Notre Dame launches new 5+1 Postdoctoral Fellowship Program backed by $1.5 million Mellon Foundation grant

Author: Josh Weinhold

Arts & Letters Graduate Students

The University of Notre Dame’s College of Arts and Letters has launched a new, guaranteed postdoctoral fellowship that will incentivize timely dissertation completion and prepare graduate students to launch their careers.

Funded in part by a three-year, $1.5 million grant from the Andrew W. Mellon Foundation, the 5+1 Postdoctoral Fellowship Program guarantees that students who finish their dissertations and complete degree requirements within five years of enrollment will receive a one-year postdoctoral fellowship.

This fully funded transitional year will provide an ideal opportunity for new doctorate recipients to prepare for an increasingly competitive job market by furthering their research, expanding their teaching portfolio, or exploring career opportunities outside the academy.

“Our new program sets Notre Dame apart for its dedication to reducing time to degree and ensuring that our doctorate recipients are well positioned for postdoctoral success,” said John T. McGreevy, the I.A. O’Shaughnessy Dean of the College of Arts and Letters. “This opportunity serves as a generous reward for students in all of our programs who achieve this goal. It is not a competition—it is a commitment.”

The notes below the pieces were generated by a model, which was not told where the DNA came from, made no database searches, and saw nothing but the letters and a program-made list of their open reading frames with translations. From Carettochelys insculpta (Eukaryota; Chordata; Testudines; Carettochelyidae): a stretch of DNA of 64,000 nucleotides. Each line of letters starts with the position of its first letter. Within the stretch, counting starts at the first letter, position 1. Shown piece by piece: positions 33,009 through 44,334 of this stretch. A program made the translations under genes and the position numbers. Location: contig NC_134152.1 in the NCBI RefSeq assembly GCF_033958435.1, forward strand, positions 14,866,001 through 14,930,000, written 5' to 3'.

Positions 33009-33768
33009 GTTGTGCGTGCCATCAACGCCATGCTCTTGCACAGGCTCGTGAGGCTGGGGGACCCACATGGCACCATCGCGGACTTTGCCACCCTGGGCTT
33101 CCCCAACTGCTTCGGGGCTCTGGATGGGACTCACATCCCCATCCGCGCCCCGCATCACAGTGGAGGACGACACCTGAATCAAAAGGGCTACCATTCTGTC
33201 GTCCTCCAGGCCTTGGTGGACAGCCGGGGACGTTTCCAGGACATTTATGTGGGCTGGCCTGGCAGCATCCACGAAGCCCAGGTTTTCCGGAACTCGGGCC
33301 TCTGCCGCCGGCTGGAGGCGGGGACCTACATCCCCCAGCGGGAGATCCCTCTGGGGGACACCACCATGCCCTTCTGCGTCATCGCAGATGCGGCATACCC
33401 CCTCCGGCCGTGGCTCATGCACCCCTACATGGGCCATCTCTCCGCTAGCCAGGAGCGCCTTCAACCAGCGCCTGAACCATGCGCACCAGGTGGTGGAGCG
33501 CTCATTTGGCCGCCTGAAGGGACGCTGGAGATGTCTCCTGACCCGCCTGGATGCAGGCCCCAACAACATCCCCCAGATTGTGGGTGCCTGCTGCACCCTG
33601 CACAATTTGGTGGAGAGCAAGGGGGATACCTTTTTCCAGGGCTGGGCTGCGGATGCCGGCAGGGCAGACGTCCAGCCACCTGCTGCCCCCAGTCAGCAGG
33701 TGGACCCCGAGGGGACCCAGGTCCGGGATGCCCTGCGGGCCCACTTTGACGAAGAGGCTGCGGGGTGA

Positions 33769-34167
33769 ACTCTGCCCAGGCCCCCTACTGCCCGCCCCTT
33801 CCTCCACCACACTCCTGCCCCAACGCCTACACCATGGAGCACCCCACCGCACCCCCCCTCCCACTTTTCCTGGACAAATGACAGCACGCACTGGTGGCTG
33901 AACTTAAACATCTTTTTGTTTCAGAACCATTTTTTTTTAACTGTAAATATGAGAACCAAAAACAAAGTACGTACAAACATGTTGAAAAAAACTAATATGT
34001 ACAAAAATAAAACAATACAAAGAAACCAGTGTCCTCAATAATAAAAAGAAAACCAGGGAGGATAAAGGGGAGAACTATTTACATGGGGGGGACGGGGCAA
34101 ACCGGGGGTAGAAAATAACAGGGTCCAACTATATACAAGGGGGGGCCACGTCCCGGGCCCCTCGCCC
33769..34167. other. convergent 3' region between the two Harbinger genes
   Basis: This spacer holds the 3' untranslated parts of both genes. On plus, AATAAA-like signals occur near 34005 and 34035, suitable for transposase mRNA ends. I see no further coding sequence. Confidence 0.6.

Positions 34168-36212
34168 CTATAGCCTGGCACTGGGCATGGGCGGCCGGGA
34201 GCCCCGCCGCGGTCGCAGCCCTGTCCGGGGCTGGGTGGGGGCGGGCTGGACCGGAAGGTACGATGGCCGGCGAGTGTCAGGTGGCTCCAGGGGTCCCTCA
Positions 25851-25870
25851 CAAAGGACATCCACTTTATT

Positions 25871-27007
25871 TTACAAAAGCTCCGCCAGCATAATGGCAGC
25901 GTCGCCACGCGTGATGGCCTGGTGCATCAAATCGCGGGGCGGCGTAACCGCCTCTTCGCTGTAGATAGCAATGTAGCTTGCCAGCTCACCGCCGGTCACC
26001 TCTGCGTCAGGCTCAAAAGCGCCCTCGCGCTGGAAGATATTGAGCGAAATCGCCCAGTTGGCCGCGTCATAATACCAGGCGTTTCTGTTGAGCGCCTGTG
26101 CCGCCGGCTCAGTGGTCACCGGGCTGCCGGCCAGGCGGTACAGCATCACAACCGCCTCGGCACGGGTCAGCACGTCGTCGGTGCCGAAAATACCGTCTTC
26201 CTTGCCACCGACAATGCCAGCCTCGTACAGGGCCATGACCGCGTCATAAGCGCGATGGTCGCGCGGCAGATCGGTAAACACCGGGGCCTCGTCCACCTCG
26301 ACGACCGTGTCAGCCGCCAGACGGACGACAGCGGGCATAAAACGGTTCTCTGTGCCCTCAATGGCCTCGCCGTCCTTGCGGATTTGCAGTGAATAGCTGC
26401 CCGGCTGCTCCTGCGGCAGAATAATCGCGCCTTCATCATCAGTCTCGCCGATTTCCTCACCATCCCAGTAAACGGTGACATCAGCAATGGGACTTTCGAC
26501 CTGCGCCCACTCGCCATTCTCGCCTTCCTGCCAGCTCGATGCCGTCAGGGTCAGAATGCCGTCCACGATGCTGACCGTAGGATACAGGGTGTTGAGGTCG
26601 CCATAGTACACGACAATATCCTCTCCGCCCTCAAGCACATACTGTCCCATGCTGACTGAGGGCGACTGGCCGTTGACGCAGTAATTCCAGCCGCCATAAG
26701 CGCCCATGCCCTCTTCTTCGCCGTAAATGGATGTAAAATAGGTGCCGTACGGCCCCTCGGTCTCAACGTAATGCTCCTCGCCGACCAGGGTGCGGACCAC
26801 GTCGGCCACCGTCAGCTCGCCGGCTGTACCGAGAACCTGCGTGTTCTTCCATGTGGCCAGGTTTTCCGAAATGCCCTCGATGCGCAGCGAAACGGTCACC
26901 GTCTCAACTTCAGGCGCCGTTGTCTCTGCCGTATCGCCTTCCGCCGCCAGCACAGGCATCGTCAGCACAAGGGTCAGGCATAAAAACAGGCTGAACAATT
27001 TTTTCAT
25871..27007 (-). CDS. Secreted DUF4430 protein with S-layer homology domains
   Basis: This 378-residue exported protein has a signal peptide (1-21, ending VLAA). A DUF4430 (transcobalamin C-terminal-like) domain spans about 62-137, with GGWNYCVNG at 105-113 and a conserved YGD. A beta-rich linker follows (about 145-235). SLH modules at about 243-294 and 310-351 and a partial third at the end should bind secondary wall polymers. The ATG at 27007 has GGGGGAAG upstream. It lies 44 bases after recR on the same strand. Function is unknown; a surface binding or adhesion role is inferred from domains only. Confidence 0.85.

The Mellon Foundation grant continues its long tradition of supporting innovative work in graduate education in the arts and humanities.

“Notre Dame’s commitment to improving the structure and capacity of graduate education with its creative 5+1 initiative responds to challenges facing doctoral education through curricular restructuring, a postdoctoral fellowship, and support for expanded career opportunities,” said Cristle Collins Judd, senior program officer for the Mellon Foundation. “This initiative offers an important model as part of a national conversation of how best to structure and support graduate education in the humanities.”

Beginning in fall 2016, Arts and Letters doctoral students will receive: